In the United States, we wonder why we are in trouble.  The blog post Smith wrote today answers that question in spades.  Companies now think they can be greedy, rip people off, steal ideas from other companies and go after more and more money and just forget about their solid reputation.  I wonder what the men and women who founded Goldman Sachs would think if they knew what was going on.  The company was founded in 1869 on principles mentioned by Smith: teamwork, integrity, a spirit of humility, and always doing right by our clients.  Apparently, GS has fallen off the tracks according to Smith.

This should be a wake up call to every organization out there.  Not only will clients not want to do business with you when you are out of integrity, but your top talent will jump ship when they have had enough.

Just as a reminder:  If your company is “living in integrity”, you should be able to:

  • Be widely trusted by your clients and employees
  • Present the unvarnished truth on each and every decision you make
  • Walk your talk, even when no one is looking
  • Take tough stands when you notice employees doing things you know will hurt your company
  • Not misrepresent yourself for your own personal gain
  • Keep confidences
  • Under-promise and over-deliver
  • Drop your own personal agenda to take care of your clients, employees and company
  • Set personal friendships aside when making a decision (if you are making a decision that is out of integrity to protect or help a friend, you are out of integrity)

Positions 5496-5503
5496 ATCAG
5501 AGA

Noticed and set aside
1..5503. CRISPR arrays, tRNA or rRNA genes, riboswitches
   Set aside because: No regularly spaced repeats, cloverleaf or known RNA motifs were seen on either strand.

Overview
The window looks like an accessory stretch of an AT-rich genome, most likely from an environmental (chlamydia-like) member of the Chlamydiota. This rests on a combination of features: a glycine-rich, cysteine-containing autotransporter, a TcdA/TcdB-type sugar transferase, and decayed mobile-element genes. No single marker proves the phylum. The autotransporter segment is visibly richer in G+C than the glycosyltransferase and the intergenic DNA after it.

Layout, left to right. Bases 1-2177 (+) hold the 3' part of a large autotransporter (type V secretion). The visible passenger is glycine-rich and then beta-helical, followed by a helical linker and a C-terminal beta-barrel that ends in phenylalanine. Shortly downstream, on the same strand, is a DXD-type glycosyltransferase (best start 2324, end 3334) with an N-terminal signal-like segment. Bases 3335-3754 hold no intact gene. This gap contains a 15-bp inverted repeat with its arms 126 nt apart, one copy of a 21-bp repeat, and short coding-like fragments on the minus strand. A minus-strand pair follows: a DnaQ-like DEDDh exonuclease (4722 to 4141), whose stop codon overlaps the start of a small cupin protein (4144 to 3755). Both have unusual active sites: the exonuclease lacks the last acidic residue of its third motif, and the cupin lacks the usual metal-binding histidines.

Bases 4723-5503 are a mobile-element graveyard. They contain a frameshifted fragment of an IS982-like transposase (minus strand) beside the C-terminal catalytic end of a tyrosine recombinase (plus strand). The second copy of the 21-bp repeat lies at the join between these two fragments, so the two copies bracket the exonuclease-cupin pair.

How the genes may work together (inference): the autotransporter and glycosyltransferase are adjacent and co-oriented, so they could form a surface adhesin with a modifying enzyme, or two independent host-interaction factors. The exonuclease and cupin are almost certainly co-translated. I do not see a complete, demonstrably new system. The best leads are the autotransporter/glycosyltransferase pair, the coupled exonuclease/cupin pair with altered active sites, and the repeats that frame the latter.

• Admit and own your mistakes publicly
  • Address conflict in a direct manner and settle it in an equitable fashion
  • Openly share information that other people need

Today, I encourage everyone reading this post to perform an integrity check by asking yourself this question:

Am I walking my talk, or are my words just empty words that look good on paper?

Thank you to Jeannette Paladino of Write, Speak, Sell for sending me this post.  She is a long-time New York City gal (and amazing blogger), and she always is on the lookout for me.  Thanks Jeannette for sending this along!

 

 

 

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Leadership Coaching for Abrasive Leaders: The Boss Whispering Institute

I posted a recent post by the name of Leadership Coaching is Not for Everyone.  I had a lot of responses to this post, and I wanted to make you all aware of The Boss Whispering Institute, brought to my attention by Laura Crawshaw, Ph.D., BCC, Founder of The Boss Whispering Institute, dedicated to research & training in the field of coaching abrasive leaders